Introduction: Epidemiologic research in hematologic malignancies has been dependent on three sources of data; SEER data, patients accrued to large clinical trials, and databases generated by individual providers or departments. Each of these sets of data have major limitations. In theory the adoption of computerized databases by pathology departments and the adoption of electronic medical records should have greatly expanded the ability to identify patients with particular types of malignancies. In practice the need to manually classify tens of thousands of free text pathology reports has made this resource unavailable. We have developed a computer program to extract and codify the final diagnoses described in free text pathology reports according to the World Health Organization (WHO) classification of hematologic malignancies. This enables us to identify sets of cases of desired pathologies for further study.

Methods: A medical records review protocol was approved by the Dana Farber Harvard Cancer Center Institutional Review Board. Using our clinical lymphoma database we collected records of patients at Massachusetts General Hospital (MGH) Cancer Center who carried a diagnosis of follicular lymphoma (FL) and diffuse large B-cell lymphoma (DLBCL).The program is modified from one developed to extract diagnoses from discharge summaries in a different context [Long, AMIA 2007]. The approach is to use punctuation and a few words (conjunctions and some common verbs) to divide the text into phrases and then use a search procedure to find the most specific matching concepts in the UMLS (Unified Medical Language System). The search uses all of the alternate phrases for each concept as included in the UMLS normalized string table, matched against normalized subphrases from the text. We mapped UMLS concepts to the desired WHO concepts. To ensure a complete list of UMLS concepts we used the hierarchical relations in the UMLS and examined both more specific and more general concepts for possible inclusion in the search. Since not all diseases in a report are part of the diagnosis, we developed pattern matching procedures to identify the parts of the pathology report containing the final diagnosis (as opposed to “note” or “clinical data” that might have patient specific clinical information that are not diagnosed in the current pathology report). The program also uses a strategy for identifying modifiers that change the sense of the diagnosis (“suggestive of”, “rule out”, “no”, etc.) to exclude diseases that are absent or only possible.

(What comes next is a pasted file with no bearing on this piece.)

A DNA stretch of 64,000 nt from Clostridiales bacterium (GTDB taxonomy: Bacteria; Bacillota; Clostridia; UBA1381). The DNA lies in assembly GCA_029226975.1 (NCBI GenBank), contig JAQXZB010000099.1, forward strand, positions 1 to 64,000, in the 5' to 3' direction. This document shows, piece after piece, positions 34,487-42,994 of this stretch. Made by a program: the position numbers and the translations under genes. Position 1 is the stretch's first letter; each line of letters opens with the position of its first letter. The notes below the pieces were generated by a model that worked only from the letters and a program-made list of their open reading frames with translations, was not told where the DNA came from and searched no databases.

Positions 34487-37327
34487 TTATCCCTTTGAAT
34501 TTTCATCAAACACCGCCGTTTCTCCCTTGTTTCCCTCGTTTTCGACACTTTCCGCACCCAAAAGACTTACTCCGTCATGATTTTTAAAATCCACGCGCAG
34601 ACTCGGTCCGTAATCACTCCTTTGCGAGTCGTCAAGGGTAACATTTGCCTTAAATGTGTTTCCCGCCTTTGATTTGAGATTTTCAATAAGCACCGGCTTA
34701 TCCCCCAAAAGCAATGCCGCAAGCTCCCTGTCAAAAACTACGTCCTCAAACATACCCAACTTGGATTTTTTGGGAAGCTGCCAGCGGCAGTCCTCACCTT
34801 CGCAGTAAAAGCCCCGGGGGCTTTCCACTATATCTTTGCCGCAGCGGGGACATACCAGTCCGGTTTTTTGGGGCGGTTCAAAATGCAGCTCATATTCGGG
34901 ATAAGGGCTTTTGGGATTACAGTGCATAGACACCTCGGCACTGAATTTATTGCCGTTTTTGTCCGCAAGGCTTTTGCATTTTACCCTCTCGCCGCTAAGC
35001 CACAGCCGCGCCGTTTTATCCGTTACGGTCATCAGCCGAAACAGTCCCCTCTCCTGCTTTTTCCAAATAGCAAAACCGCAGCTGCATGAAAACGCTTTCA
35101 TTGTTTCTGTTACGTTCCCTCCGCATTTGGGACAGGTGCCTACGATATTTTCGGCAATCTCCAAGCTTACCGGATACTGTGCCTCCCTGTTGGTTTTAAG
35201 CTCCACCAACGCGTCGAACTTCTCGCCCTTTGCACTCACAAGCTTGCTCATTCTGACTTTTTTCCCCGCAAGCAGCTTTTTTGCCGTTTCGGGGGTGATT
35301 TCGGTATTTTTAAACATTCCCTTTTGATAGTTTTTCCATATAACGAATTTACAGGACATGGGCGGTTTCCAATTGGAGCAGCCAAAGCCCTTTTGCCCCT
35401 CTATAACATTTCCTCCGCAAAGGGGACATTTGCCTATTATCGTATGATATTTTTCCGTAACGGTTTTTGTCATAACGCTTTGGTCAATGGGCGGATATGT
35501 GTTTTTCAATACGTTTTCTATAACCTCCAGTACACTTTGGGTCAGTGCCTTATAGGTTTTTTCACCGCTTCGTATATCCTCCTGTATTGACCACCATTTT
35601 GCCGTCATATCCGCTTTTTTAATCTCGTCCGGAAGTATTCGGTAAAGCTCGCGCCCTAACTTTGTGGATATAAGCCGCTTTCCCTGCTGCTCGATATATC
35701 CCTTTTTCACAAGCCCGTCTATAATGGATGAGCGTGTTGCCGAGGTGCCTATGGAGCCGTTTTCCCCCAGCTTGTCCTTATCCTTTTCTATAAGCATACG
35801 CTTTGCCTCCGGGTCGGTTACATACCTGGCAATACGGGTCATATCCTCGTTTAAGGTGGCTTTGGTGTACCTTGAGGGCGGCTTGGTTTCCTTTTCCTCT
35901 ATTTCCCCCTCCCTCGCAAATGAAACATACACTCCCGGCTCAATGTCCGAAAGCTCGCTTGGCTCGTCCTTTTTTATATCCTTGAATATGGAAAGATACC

Results: We used the system to identify cases of FL and DLBCL and compared the results to lists of cases generated manually. The current program was 90% accurate in automatically classifying pathology reports as describing follicular lymphoma. Of 150 cases of FL, the program found 133 (eg, MALIGNANT LYMPHOMA, FOLLICLE CENTER) and 3 were in reports not available to the program (133/147 90%). Of 100 DLBCL cases, 76 were available and 63 were found (83%) (eg, HISTIOCYTE-RICH LARGE B-CELL LYMPHOMA). There were several reasons for the missed cases. Most commonly (13) the diagnosis was not in the identified diagnosis section, either because the section was divided by a note or the diagnosis was in an addendum. Only 3 cases had phrases not found in the UMLS. For 2 others, the program missed because the phrase was not contiguous (eg, B-CELL LYMPHOMA, CONSISTENT WITH FOLLICLE CENTER CELL TYPE). In 5 of the DLBCL cases the stated final diagnosis was more general than the desired diagnoses and 2 of the FL cases were listed as “strongly suggestive” which the program concluded was not a definite diagnosis.

Discussion: This program is useful for identifying desired cohorts of cases and can be improved with better identification of the sections containing the diagnosis, the addition of a few missing phrases as they are discovered, and the addition of techniques for handling common discontinuities in disease descriptions (eg, allowing “consistent with” in the phrase). We have shown that very simple natural language techniques are sufficient to extract most of the desired disease descriptions from free text reports, enabling automatic selection of cases and greatly enhancing the usefulness of large repositories of pathology reports.

Disclosures: No relevant conflicts of interest to declare.

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